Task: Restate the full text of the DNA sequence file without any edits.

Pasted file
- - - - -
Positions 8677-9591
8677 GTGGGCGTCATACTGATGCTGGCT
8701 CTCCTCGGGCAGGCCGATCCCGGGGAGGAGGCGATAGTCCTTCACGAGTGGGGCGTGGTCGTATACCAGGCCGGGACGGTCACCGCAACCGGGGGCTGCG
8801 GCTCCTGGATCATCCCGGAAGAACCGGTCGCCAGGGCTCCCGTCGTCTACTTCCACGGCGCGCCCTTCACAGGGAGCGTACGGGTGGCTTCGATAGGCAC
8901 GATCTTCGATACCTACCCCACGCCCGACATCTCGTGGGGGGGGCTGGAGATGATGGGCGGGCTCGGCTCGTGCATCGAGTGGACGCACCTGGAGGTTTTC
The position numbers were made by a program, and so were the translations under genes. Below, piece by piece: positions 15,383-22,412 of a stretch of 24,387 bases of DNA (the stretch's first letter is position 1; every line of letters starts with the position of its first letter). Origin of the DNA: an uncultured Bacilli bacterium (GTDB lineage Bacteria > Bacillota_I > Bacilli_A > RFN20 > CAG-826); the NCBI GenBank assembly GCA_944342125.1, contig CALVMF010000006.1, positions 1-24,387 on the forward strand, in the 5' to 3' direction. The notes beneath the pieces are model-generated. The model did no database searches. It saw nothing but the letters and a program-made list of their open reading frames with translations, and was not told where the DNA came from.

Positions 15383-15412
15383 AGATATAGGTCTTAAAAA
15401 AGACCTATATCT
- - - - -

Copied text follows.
Positions 8677-9591
8677 GTGGGCGTCATACTGATGCTGGCT
8701 CTCCTCGGGCAGGCCGATCCCGGGGAGGAGGCGATAGTCCTTCACGAGTGGGGCGTGGTCGTATACCAGGCCGGGACGGTCACCGCAACCGGGGGCTGCG
8801 GCTCCTGGATCATCCCGGAAGAACCGGTCGCCAGGGCTCCCGTCGTCTACTTCCACGGCGCGCCCTTCACAGGGAGCGTACGGGTGGCTTCGATAGGCAC
8901 GATCTTCGATACCTACCCCACGCCCGACATCTCGTGGGGGGGGCTGGAGATGATGGGCGGGCTCGGCTCGTGCATCGAGTGGACGCACCTGGAGGTTTTC
The position numbers were made by a program, and so were the translations under genes. Below, piece by piece: positions 15,383-22,412 of a stretch of 24,387 bases of DNA (the stretch's first letter is position 1; every line of letters starts with the position of its first letter). Origin of the DNA: an uncultured Bacilli bacterium (GTDB lineage Bacteria > Bacillota_I > Bacilli_A > RFN20 > CAG-826); the NCBI GenBank assembly GCA_944342125.1, contig CALVMF010000006.1, positions 1-24,387 on the forward strand, in the 5' to 3' direction. The notes beneath the pieces are model-generated. The model did no database searches. It saw nothing but the letters and a program-made list of their open reading frames with translations, and was not told where the DNA came from.

Positions 15383-15412
15383 AGATATAGGTCTTAAAAA
15401 AGACCTATATCT